Sam Spade, The Maltese Falcon (1941)
Notes taken from John J. Blaser and Stephanie L.M. Blase (2008) Film Noir and the Hard-boiled Detective Hero
“...Huston decided to play it straight, and in the process created a new kind of detective hero for a new kind of film. The Maltese Falcon immediately became the archetypal hard-boiled detective film, and Sam Spade immediately became the archetypal hard-boiled detective. It may even be fair to say that every detective in later film noir was in some way a departure from Sam Spade.”
“...Spade is a tarnished hero, at best. When he learns that his partner, Miles Archer, has been murdered, he shows no sign of shock or sadness ... Spade's lack of compassion and indeed his cruelty are further revealed in two scenes later in the movie. When Archer's widow, Iva, comes to see him, Spade appears to comfort her, but as the camera reveals the look on his face … the audience is allowed to see his insincerity.”
“Spade's heroism, therefore, lies not in any innate goodness or compassion or concern for justice — such qualities would be liabilities in Spade's environment — but in his personal code of loyalty, professional responsibility, and integrity.”
This last quote makes an interesting point. Spade is not a hero by any conventional set of rules or laws, but rather by personal values that we as an audience admire. If our detective had taken this on board, dismissing external laws and morals and instead decided to follow a personal code he believes is honourable, we find a starting block for his delusion. It is perhaps a question to the post-modern idea that everyone's opinions and values are equal and who is to tell him he is corrupt?
Philip Marlowe, Murder, My Sweet (1944)
Notes taken from Clay and Susan Griffith (2011) Marlowe Never Sleeps
“Many people rank The Big Sleep (1946) as the best Philip Marlowe movie, but those people are wrong. The best is Murder, My Sweet (1944) starring Dick Powell.”
“Powell’s interpretation of Marlowe is great because he and genius director Edward Dmytryk understand that Marlowe is not a brute or a thug. He is a thoughtful, even intellectual man, who is bemused and disappointed by the seedy workings of his underworld rather than outraged or driven to violence. Powell brings a wonderful blend of tough and vulnerable, confused and smug, and the movie is great film noir.”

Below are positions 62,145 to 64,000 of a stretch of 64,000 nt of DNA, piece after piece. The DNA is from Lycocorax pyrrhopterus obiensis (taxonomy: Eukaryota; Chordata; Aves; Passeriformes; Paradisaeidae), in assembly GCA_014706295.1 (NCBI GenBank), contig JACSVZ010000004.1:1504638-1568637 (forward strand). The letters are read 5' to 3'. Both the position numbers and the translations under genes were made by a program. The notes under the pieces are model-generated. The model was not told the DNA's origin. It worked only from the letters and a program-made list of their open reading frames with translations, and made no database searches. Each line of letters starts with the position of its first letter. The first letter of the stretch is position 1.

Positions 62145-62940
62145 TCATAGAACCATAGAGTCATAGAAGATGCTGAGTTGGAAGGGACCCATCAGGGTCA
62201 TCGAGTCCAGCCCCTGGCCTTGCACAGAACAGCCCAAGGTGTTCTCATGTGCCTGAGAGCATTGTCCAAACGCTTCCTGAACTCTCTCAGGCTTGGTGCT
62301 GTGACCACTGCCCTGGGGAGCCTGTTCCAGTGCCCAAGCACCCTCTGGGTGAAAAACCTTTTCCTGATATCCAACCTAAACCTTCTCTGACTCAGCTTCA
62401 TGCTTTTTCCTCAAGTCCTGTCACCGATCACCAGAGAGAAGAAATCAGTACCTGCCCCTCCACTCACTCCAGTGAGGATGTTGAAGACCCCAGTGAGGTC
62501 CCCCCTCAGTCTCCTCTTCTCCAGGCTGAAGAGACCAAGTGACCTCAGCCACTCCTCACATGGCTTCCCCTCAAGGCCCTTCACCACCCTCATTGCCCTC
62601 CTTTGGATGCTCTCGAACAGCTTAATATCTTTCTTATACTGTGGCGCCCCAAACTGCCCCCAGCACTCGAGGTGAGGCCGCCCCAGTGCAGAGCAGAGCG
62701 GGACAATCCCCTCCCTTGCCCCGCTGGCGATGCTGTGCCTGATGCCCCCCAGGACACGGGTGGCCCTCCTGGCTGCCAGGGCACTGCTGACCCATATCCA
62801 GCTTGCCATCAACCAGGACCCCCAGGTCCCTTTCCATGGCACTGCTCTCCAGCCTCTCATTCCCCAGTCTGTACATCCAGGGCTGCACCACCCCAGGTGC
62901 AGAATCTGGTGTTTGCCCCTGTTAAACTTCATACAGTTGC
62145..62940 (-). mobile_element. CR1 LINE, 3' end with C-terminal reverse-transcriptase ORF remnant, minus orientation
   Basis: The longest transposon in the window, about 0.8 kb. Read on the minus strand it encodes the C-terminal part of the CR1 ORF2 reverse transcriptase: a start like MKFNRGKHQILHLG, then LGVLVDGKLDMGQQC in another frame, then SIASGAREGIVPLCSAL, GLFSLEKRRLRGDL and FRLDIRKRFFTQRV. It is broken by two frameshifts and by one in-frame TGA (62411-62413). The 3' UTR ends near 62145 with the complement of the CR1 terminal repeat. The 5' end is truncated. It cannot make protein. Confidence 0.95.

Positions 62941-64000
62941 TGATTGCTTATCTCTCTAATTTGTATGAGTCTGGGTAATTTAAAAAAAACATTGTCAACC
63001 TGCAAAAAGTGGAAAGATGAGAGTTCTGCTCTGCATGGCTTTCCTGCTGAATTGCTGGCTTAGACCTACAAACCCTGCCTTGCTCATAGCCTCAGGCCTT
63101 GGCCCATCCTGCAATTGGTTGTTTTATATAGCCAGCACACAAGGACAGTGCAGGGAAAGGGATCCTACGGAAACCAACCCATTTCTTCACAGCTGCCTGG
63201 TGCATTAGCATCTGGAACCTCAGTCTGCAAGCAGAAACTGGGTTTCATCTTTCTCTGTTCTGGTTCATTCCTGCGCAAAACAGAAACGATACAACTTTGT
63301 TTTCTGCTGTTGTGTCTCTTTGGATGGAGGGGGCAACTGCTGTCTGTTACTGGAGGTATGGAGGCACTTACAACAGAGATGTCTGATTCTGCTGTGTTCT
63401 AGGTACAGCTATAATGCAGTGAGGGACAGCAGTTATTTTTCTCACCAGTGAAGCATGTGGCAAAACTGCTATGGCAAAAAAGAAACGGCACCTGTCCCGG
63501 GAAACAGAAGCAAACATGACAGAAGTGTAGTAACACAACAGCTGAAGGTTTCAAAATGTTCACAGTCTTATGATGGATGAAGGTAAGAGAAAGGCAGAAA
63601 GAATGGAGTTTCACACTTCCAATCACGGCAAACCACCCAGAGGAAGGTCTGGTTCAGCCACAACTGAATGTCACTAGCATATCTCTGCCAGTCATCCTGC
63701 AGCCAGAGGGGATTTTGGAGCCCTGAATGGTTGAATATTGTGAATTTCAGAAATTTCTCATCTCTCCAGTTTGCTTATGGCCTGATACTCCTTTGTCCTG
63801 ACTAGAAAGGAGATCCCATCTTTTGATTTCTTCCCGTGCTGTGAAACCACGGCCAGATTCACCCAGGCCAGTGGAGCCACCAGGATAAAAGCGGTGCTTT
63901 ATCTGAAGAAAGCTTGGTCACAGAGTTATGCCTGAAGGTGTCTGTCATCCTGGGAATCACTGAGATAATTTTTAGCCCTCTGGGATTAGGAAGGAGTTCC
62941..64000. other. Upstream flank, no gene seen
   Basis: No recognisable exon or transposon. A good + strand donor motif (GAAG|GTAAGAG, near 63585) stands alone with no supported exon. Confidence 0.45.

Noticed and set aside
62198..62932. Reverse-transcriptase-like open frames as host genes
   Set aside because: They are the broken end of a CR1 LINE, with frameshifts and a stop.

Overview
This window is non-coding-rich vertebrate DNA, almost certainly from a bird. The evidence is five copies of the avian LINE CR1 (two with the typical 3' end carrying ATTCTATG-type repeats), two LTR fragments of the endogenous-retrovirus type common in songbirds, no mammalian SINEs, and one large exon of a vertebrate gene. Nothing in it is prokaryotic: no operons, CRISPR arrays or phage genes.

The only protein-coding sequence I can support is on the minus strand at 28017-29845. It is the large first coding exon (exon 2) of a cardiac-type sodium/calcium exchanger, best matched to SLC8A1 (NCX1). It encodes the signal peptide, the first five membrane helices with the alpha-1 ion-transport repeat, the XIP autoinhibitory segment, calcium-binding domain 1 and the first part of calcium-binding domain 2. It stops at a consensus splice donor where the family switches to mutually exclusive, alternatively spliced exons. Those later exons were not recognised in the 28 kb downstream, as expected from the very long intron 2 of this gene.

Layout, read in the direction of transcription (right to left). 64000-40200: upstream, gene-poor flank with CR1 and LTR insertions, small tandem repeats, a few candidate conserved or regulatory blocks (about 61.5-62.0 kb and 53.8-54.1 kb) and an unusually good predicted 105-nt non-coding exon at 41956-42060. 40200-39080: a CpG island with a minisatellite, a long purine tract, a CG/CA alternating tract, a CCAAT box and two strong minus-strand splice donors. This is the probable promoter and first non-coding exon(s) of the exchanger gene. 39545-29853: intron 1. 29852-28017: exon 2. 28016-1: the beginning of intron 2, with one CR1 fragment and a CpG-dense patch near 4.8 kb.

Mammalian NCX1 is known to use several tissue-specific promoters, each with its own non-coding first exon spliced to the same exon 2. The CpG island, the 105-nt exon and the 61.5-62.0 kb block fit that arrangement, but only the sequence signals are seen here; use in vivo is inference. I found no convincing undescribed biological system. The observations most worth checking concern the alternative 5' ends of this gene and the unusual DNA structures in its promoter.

Notes taken from Bosley Crowther (1945) Murder, My Sweet
“This is the story of a private detective who would take a dollar from anyone, with no questions asked. Phillip Marlowe is just a shade above his clients, who might be politely called questionable characters. He is not a particularly shrewd operator as Dick Powell draws him, but he has a persistence and capacity for taking a beating that is downright admirable. This is a new type of character for Mr. Powell. And while he may lack the steely coldness and cynicism of a Humphrey Bogart, Mr. Powell need not offer any apologies.”
Marlowe differs then from Spade in the sense that he distances himself from external morals; not out of personal coldness, but rather because the conventions of his environment are debased and immoral. He is a private detective “disappointed by the seedy working of his underworld”, meaning that he must stand as an bastion of honour. Does our character believe he is as such? Does he exist in a perpetual state of frustration at a world he sees as disappointing, and therefore must rise above it?
Mark McPherson, Laura (1944)
Notes taken from Tony McRae, Laura, Observation by Tony McRae
“...we know only that he's a good cop, he likes his liquor, and has had spotty relationships with women. We will soon learn that his is obsessed with the dead Laura Hunt, mesmerized by her portrait which hangs over the fireplace in her apartment where she has been killed.”
Notes taken from Catherine Savard (2007) Midnight Oil: Movies and More
“...a tight-lipped police detective who also knows his own mind, although he is perhaps less hasty in forming and reforming his opinions about a situation. Andrews plays the part of the detective as holding things very close to his chest, with hardly a ripple of emotion permitted to escape. He keeps himself calm by playing a little handheld pinball game. McPherson says that it helps him to keep his mind clear.”
Here we're given a slightly more unstable figure. Rather than the stalwart champion of personal honour, we have a somewhat shakier figure. He appears controlled, incredibly so, keeping his thoughts very much to himself. The view he presents to the world is one of calm and collected, smart and knowing. But lying underneath that is an obsessive personality, an emotional side he keeps under lock and key. This is self-control is perhaps something her character seeks to emulate? Yet is he strong enough to keep his emotions or obsessions from tumbling into his work?